See attached.

PDF icon Download (219.1 KB)
Automatic Transcription: 
Australian Public Service Review

July 2018

Unit 4, 131 Canberra Avenue

Griffith ACT 2603


61 2 6281 9400

Page 1 of 5 31 July 2018
About AIIA

The Australian Information Industry Association (AIIA) is the peak national body representing

Australia’s information technology and communications (ICT) industry. Since establishing 35 years

ago, the AIIA has pursued activities aimed to stimulate and grow the ICT industry, to create a

favourable business environment for our members and to contribute to the economic imperatives of

our nation. Our goal is to “create a world class information, communications and technology industry

delivering productivity, innovation and leadership for Australia”.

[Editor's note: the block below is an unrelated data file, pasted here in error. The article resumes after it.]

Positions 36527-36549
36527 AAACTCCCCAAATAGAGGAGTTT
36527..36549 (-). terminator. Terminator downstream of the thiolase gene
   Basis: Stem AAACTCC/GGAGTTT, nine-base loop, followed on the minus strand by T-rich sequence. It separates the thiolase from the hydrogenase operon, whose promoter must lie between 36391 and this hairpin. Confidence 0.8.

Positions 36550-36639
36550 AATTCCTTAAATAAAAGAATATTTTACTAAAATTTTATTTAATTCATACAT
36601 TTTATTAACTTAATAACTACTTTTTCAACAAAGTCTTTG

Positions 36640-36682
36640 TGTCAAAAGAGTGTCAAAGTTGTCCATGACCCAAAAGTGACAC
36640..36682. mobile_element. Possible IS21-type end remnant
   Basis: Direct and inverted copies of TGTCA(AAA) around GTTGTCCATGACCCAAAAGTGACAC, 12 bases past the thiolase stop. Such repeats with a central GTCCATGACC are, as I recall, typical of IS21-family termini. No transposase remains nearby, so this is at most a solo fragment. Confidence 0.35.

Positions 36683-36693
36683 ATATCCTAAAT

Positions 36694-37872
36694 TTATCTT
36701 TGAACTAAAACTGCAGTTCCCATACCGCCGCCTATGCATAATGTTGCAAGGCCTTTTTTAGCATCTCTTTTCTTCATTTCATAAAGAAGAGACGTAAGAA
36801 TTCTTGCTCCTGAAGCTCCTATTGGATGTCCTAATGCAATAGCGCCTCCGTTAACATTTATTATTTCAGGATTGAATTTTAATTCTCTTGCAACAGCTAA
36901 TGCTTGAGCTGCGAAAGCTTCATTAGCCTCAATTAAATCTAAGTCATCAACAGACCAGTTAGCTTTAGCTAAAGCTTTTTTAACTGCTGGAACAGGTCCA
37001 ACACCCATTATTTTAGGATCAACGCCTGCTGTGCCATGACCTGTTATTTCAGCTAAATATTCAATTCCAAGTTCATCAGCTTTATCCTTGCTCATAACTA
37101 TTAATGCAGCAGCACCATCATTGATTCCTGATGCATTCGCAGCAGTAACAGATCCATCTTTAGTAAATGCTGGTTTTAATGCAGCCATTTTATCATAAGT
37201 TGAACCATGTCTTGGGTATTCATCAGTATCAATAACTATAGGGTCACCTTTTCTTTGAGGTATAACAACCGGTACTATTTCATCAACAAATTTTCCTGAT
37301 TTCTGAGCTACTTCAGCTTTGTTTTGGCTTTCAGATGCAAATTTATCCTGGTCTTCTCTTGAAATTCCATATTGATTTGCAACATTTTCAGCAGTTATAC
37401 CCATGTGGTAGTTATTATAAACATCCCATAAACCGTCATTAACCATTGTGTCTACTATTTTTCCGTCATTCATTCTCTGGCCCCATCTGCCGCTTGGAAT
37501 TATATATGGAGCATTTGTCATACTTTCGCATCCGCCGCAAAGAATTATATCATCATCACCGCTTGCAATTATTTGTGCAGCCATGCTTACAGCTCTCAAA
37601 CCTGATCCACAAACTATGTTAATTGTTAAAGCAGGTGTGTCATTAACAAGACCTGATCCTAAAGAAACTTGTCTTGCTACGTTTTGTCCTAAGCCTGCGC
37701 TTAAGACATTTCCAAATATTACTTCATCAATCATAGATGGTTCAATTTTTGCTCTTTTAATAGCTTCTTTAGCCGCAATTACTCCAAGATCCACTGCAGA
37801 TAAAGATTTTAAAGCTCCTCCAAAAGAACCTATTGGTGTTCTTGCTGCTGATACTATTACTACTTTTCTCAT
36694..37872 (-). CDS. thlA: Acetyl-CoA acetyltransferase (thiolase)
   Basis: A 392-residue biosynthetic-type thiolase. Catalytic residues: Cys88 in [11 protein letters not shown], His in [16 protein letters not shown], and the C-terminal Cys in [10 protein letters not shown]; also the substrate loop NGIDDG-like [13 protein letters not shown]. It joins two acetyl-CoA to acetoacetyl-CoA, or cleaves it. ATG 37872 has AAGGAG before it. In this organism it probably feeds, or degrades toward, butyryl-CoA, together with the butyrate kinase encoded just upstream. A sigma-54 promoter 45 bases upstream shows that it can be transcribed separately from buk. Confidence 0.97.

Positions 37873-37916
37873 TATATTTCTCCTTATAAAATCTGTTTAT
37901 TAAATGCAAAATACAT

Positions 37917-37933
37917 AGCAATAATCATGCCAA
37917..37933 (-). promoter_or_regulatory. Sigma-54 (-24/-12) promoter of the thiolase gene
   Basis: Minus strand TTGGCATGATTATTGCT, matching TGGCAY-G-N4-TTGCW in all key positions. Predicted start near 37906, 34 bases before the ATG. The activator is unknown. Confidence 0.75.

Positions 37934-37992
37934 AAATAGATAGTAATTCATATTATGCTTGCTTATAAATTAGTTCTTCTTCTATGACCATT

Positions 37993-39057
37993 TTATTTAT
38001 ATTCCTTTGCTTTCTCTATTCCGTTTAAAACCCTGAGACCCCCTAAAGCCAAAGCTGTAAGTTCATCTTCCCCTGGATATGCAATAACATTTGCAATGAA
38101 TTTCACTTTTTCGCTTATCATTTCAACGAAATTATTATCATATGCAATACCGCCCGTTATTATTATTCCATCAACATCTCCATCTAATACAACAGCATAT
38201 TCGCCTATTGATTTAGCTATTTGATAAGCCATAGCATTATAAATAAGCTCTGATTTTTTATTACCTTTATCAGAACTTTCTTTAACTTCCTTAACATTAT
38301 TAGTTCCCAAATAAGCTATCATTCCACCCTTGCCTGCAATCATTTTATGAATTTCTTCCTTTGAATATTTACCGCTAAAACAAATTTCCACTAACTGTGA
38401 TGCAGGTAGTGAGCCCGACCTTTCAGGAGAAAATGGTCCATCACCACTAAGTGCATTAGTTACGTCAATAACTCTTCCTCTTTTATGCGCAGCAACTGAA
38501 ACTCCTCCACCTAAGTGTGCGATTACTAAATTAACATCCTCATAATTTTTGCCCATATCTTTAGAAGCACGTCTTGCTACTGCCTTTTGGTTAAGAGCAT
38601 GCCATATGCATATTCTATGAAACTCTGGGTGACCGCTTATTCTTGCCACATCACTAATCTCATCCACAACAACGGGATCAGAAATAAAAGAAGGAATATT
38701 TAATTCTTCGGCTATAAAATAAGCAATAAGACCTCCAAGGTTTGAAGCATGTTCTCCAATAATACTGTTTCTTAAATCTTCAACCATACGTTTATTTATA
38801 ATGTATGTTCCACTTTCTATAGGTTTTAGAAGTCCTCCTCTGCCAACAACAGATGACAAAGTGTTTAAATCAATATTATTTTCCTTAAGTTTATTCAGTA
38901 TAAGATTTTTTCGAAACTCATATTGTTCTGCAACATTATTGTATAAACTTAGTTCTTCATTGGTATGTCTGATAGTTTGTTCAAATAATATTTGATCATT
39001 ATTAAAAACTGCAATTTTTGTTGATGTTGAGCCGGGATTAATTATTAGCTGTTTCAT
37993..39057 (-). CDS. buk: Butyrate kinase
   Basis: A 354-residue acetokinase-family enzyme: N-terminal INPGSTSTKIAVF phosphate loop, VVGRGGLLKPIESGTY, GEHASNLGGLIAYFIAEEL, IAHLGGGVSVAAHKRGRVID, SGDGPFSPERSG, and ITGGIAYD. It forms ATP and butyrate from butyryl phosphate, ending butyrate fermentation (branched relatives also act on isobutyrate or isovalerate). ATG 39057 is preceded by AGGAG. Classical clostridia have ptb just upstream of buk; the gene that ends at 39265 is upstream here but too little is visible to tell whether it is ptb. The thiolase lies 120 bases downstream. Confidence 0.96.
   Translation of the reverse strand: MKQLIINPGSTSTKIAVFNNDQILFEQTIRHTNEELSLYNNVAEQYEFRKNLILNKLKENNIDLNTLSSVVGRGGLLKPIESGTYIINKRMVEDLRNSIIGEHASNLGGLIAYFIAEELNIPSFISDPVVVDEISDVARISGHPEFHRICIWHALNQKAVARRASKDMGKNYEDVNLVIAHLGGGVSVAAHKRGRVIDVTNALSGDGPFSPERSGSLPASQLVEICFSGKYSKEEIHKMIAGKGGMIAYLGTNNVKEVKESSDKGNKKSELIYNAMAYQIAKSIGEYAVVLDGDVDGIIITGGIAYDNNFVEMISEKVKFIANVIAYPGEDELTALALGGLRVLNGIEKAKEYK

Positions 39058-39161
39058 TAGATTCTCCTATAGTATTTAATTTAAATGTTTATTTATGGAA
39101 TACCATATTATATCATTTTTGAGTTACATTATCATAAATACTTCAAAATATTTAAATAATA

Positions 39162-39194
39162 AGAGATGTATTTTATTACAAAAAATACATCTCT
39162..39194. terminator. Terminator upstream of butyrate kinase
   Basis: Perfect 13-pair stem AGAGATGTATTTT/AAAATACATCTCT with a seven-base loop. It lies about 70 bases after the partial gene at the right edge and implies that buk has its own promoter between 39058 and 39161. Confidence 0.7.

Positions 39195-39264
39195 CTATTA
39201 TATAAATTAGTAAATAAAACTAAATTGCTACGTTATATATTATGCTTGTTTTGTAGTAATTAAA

We represent over 250 member organisations nationally including hardware, software,
telecommunications, ICT service and professional services companies. Our membership includes

global brands such as Apple, EMC, Google, HP, IBM, Intel, KPMG, Microsoft, Deloitte, and Oracle;
international companies including Telstra, Optus; national companies including Data#3,
TechnologyOne and Oakton Limited; and many ICT SME’s such as Silverstone Edge and Zen

Enterprise and start-ups such as OKRDY.


AIIA welcomes the opportunity to provide input to the Australian Public Service Review. These

observations are framed around the capability, culture and operating models in the APS that our

members have regular exposure to.

In particular our comments are framed against the backdrop of the Government target of becoming a